I was an early beta tester for Project Maelstrom, a project I thought was really cool. I gave them some feedback.

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These are notes to help the User Experience Designers.

I also don’t really understand the purpose. Is this just a more UI way of interacting with torrents or is this really an attempt to cache the web locally in peers.

Indicate to users how much they’re sourcing from other users. It’d be nice to have an idea for how many other users are active and a server/peer breakdown of data. I want it to feel different rather than just know that it’s different.

It’d be nice to know how much data I’ve provided people as well (just a ticker somewhere). I understand the desire to minimize the UI, but what’s going to originally attract people to this browser is knowing that there’s decentralization going on (speed would attract later when more users come).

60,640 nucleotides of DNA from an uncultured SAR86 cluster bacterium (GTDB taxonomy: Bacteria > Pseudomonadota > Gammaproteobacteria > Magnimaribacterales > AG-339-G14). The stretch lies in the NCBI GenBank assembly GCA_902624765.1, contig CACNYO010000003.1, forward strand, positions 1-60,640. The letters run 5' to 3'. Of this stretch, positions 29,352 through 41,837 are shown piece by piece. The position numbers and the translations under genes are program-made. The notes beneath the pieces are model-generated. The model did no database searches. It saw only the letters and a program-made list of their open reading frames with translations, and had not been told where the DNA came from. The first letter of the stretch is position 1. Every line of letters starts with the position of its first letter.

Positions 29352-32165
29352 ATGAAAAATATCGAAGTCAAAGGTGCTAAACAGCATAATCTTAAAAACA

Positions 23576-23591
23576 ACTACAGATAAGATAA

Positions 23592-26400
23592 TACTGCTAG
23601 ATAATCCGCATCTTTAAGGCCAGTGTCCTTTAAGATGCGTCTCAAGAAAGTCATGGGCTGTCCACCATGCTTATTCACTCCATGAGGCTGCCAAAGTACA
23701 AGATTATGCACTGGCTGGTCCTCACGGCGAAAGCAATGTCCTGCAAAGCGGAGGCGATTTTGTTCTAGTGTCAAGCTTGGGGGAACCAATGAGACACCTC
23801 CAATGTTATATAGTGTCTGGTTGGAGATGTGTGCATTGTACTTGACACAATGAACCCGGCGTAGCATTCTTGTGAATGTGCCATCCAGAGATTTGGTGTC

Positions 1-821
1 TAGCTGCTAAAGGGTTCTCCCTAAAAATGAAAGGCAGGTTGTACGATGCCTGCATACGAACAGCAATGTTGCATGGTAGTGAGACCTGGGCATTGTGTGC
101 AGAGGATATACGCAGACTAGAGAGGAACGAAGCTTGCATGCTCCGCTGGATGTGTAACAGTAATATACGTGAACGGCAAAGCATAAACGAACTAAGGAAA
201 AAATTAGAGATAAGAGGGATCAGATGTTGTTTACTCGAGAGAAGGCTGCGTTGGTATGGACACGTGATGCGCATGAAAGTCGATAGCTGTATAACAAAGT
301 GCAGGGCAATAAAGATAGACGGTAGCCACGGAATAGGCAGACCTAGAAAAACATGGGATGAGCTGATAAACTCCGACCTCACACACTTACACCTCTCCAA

Possibly give it some light redesign (change coloring/tint?) so that it’s more evident that users aren’t just on Chrome.

The fade on tab switching/page loading is interesting. I’m not sure if it’s going to make things appear slower than they are. Watch out for lower power graphics cards which may not make for the best experience.

When attempting to load a magnet torrent via the browser, I was greeted with intense CPU utilization. (A full core was busy). Memory usage seemed fine. The reported download speed was surely smaller than it should have been.

Suddenly after loading a torrent that was streaming capable, my network card’s reported download speed was 3-4MB/s and the process “chrome.native.torrent” was apparently responsible for this download. Even after closing Maelstorm, this download continued. I’m not sure what it was downloading.